Intraseasonal rainfall variability has devastating impacts in these semiarid-to-arid regions already under seasonal hydrological stress, and forecast information beyond the seasonal cycle could be valuable for disaster risk and preparedness actions (World Meteorological Organization 2013). Despite the relative scarcity of rainfall in the region, flooding events in the Middle East from east Egypt to parts of Saudi Arabia, such as the 2009 Jeddah flood, cause significant property damage and loss of life. These events are often related to tropical–temperate interactions and modulations of stratospheric potential vorticity intrusions associated with Rossby wave breaking alongside incursions of tropical moisture into the subtropics from atmospheric rivers (de Vries et al. 2018) that could thus be useful predictors of heavy rainfall events in submonthly forecasts. More generally, a better understanding of climate phenomena on subseasonal time scales such as the Madden–Julian oscillation (MJO; Zhang 2013) together with modeling advances (Vitart 2014) has led to increased interest (Zhu et al. 2014; Vigaud et al. 2017a; Moron et al. 2018) in predictions between medium-range weather (up to 2 weeks) and seasonal climate (from 3 to 6 months). Sources of predictability at these time scales include the inertia of sea surface temperature (SST) anomalies and the MJO (Waliser et al. 2003; Waliser 2011; Mani et al. 2014), stratospheric processes (Baldwin and Dunkerton 2001; Scaife and Knight 2008), and memory in soil moisture (Koster et al. 2010), snow cover (Lin and Wu 2011), and sea ice (Holland et al. 2011). From East Africa to West Asia, the influences of El Niño–Southern Oscillation (ENSO) and the MJO are significant to varying degrees, depending on the location and season, thus raising the possibility that these sources of predictability might result in relatively skillful S2S forecasts for the region. From this perspective, the skill of submonthly precipitation forecasts with weekly (from week 1 through week 4) and biweekly (weeks 3 and 4) targets [i.e., the periods from (d + 1, d + 7) to (d + 15, d + 28) for a forecast issued on day d] for starts, or initialization times, in September–April (i.e., September–May targets), is examined over East Africa, the Arabian Peninsula, the Middle East, and Persian regions.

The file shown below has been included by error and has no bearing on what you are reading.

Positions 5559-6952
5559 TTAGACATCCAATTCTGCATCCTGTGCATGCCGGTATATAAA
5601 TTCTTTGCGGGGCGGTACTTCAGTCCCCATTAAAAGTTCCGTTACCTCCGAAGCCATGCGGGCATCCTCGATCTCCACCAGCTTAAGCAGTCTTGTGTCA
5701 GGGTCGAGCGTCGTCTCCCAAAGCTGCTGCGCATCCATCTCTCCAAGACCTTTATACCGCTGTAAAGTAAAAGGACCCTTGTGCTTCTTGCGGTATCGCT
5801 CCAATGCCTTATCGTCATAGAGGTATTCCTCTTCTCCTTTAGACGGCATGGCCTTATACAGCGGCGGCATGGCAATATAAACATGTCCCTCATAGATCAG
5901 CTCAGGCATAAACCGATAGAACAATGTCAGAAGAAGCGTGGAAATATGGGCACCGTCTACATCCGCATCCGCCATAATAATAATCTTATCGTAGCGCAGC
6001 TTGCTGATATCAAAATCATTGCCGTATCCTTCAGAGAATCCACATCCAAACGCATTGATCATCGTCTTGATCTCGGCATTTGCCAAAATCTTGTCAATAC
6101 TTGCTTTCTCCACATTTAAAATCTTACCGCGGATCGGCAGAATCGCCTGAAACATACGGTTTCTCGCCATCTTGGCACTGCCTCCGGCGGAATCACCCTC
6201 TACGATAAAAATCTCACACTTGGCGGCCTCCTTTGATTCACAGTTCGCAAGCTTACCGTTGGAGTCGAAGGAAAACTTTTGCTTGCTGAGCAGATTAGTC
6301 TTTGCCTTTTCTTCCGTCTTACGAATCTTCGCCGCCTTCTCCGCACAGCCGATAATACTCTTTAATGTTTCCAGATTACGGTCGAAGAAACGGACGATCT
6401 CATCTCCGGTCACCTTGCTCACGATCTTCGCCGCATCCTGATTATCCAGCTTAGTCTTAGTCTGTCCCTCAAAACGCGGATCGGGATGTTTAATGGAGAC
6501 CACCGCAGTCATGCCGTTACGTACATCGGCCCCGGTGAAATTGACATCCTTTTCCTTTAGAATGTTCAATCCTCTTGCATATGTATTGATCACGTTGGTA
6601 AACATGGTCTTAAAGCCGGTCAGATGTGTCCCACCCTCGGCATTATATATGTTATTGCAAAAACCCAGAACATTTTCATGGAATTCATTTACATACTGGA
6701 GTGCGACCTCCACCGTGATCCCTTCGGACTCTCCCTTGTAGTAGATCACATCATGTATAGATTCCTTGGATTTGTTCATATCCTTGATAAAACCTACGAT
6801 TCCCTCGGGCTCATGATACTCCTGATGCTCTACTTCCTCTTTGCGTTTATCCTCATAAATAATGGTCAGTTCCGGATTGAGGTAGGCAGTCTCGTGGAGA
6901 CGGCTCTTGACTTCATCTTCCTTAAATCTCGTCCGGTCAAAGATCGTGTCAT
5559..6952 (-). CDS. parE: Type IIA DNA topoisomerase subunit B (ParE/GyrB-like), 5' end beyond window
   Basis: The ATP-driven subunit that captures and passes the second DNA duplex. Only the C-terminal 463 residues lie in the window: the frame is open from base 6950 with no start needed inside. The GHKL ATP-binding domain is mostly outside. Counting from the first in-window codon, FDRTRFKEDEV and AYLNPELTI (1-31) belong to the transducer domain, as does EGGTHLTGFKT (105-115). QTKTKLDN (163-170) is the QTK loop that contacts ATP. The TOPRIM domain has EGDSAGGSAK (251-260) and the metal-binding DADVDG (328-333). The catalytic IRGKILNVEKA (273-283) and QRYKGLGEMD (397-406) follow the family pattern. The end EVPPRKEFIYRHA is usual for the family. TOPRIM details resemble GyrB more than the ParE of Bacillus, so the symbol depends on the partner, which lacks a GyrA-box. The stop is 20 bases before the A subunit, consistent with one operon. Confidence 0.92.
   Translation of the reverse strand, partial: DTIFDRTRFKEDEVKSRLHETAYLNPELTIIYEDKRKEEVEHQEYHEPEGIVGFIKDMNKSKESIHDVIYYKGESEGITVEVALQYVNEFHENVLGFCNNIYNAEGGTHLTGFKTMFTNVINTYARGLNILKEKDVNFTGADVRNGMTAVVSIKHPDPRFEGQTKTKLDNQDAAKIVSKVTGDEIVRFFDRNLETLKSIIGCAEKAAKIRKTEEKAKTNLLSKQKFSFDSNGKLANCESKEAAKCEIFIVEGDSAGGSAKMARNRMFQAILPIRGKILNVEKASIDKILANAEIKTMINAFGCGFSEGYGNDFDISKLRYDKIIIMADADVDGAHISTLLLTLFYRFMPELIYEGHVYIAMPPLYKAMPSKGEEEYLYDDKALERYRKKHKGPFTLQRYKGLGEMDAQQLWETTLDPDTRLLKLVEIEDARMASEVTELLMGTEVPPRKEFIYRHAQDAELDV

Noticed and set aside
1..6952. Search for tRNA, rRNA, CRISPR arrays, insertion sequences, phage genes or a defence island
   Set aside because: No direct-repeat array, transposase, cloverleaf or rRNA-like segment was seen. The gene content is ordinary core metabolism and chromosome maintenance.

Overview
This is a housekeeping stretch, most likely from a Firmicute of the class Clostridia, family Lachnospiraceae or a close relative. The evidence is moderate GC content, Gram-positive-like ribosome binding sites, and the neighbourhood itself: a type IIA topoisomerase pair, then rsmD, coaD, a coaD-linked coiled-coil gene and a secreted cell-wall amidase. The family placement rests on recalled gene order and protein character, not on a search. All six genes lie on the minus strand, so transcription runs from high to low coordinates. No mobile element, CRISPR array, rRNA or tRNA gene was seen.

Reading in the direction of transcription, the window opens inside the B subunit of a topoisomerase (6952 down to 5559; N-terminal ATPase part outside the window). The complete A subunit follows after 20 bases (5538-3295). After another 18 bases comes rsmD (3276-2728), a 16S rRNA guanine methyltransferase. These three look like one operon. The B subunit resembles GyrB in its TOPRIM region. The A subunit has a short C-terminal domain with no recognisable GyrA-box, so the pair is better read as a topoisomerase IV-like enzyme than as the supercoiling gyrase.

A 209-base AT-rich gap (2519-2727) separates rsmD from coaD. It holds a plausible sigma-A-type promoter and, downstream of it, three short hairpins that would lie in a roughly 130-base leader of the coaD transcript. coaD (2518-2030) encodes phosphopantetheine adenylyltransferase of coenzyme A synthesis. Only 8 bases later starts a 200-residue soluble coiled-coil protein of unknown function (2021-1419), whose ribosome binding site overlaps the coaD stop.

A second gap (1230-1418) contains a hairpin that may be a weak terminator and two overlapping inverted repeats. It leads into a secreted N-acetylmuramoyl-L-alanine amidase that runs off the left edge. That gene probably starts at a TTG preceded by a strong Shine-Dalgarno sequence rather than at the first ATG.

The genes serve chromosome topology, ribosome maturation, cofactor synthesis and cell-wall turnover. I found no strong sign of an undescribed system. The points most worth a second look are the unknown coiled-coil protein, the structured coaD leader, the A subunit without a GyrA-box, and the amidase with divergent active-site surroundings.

Seasonal variations in rainfall over the EA–WA sector have been examined in earlier studies, which identified associations with Indian Ocean (IO) SSTs and ENSO (Beltrando 1990; Beltrando and Camberlin 1993; Mason 1995; Walker 1990; Goddard and Graham 1999; Indeje et al. 2000; Behera et al. 2005; Feudale and Kucharski 2013; Nicholson 2015; Kang et al. 2015). ENSO’s influence on East African short rains appears to be modulated through IO SSTs (Goddard and Graham 1999), and seasonal forecasts of the short rains are more skillful than those of the long rains (Ogutu et al. 2017). Less is known regarding ENSO teleconnections during the long rains (Ogallo 1988; Ogallo et al. 1988; Hastenrath et al. 1993; Phillips and McIntyre 2000), although relationships have been identified between the recent drying during MAM and an increased zonal SST gradient between the west and central Pacific (Lyon and DeWitt 2012; Liebmann et al. 2014; Vigaud et al. 2016). Convection over the IO is modulated by ENSO, in turn generating an eastward-propagating barotropic Rossby wave response over the Northern Hemisphere (Trenberth et al. 1998; Shaman and Tziperman 2005) including Asia (Barlow et al. 2002). While ENSO relationships to the Indian summer monsoon have been documented in numerous studies, those to West Asian winter precipitation have been less studied. Since the 1980s, however, the monsoon has been significantly stronger during El Niño in association with stronger Pacific SST anomalies (Kumar et al. 2007; Yadav et al. 2010) while also impacting winter rainfall in the Middle East (Kang et al. 2015).